As told by Charles Back…
After completing my studies at Elsenburg and a brief period at Perdeberg wines, I arrived back home at Fairview in 1978. Four years earlier, in 1974, my father, Cyril, had begun releasing wine under the Fairview label for the very first time. Pinotage, Cabernet Sauvignon and Shiraz were the first wines made under the Fairview label but, when I arrived back, my father had started experimenting with a different kind of wine.
He’d made a Chenin Blanc, fermented on the skins, with little to no additives, whilst also being unfiltered and unstabilized. He’d always spoken about making a skin fermented white wine and during the ‘78 vintage he followed through. The wine was not to be labeled as Fairview but rather dubbed “Charles Gerard” after myself and my brother, Gerard Back. The next step was to have the wine certified by the Wine and Spirits Board but my father, being unfortunately unsure of his experiment, wanted a second opinion. At the time my uncle, Sydney Back, was the owner of Backsberg Wine Estate and had in his employment a technically gifted winemaker. The winemaker took one taste before announcing that the tannic structure was too aggressive for a white wine and that the tannins would have to be refined or removed. As a result of this assessment, the tannins were refined. Upon being presented to the Wine and Spirits Board, the board rejected the wine and refused to certify it. To them, it tasted like very badly made wine!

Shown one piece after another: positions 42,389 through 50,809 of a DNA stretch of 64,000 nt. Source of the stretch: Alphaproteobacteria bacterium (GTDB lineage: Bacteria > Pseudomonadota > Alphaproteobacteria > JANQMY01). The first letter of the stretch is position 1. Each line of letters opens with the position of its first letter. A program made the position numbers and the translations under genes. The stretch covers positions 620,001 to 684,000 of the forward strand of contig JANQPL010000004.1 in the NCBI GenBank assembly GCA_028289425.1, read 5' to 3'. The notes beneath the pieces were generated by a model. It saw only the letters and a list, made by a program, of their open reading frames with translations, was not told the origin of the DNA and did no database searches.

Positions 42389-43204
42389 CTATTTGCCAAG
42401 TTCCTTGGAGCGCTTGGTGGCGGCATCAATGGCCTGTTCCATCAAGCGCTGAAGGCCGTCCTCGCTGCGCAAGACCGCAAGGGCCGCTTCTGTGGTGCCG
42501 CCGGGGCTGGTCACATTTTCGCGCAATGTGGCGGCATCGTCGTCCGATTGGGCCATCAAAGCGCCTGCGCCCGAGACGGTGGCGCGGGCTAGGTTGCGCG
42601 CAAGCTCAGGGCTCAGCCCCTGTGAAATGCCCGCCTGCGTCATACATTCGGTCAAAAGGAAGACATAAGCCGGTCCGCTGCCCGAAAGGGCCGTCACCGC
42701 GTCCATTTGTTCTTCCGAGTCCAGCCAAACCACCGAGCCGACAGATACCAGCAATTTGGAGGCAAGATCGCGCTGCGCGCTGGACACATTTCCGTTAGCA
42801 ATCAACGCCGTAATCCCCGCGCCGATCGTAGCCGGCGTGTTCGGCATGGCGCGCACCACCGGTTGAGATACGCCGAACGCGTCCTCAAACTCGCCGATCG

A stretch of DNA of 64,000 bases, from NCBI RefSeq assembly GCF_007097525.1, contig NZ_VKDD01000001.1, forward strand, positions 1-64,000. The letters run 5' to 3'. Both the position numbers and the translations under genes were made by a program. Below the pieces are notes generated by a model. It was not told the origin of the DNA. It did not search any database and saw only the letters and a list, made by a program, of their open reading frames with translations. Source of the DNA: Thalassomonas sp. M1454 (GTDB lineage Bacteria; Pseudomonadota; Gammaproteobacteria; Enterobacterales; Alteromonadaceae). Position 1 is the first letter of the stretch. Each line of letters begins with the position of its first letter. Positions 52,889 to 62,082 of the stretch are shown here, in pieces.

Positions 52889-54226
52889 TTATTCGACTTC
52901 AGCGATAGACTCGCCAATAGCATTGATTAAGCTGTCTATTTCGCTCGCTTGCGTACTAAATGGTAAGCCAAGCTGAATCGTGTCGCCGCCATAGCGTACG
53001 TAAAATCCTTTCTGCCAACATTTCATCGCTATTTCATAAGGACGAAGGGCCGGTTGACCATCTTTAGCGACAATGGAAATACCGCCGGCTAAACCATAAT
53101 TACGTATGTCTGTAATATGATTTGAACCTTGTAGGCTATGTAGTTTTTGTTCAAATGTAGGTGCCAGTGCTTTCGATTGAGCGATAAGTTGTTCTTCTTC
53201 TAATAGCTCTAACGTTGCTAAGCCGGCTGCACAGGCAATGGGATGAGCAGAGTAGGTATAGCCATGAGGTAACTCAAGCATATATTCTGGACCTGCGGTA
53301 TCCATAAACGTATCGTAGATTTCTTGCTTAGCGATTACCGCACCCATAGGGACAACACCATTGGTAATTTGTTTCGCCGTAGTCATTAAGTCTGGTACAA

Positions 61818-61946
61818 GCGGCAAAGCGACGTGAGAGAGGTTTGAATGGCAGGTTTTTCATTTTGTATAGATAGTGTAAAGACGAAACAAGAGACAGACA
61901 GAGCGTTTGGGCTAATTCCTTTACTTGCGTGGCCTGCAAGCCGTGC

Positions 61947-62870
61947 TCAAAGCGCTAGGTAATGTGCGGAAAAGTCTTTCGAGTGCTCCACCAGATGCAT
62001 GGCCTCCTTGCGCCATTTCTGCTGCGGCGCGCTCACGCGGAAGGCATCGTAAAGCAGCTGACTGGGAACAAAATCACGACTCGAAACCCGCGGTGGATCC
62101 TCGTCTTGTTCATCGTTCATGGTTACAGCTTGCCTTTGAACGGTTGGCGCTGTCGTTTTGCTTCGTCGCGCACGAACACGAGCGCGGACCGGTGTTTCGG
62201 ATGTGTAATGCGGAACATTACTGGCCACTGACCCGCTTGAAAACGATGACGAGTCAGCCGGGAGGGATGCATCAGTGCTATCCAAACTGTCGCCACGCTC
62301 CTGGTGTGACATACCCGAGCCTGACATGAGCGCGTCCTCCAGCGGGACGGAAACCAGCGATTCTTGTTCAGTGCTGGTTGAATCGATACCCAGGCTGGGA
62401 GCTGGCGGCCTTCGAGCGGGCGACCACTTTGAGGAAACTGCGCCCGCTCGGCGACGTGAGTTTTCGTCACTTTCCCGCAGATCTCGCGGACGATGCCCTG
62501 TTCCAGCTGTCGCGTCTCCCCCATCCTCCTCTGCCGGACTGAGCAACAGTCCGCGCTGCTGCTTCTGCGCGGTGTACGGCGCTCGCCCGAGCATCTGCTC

The funny thing was that the wine had come to attain a bit of a cult following by Fairview’s patrons, despite having been critically slated. Eventually I was tasked with selling the rest of the tank, which I eventually succeeded in doing. In a way, my career at Fairview started out by selling an alternative style wine!
When Robin told me about his experiences in Georgia, this story of my father and his experimental Chenin Blanc immediately came to mind. I think that he was ahead of his time, or at the very least just making wine for the wrong palates. Most South Africans, including my uncle’s technically gifted winemaker and the Wine and Spirits Board, didn’t understand this style of winemaking. Now though, the tables have turned and people are starting to take notice.
During his trip to Georgia, Robin had met John Wurdeman, an American artist, musician, winemaker and co-owner of Pheasant’s Tears Winery in Kakheti, Georgia. John has also played a major role in bringing Georgia and its wines to the attention of the world, leading to a major boost for Georgian tourism. Having been intrigued by Robin’s experience and hearing about John, I decided to contact him. After a brief period of correspondence, it was decided. I was heading to Georgia!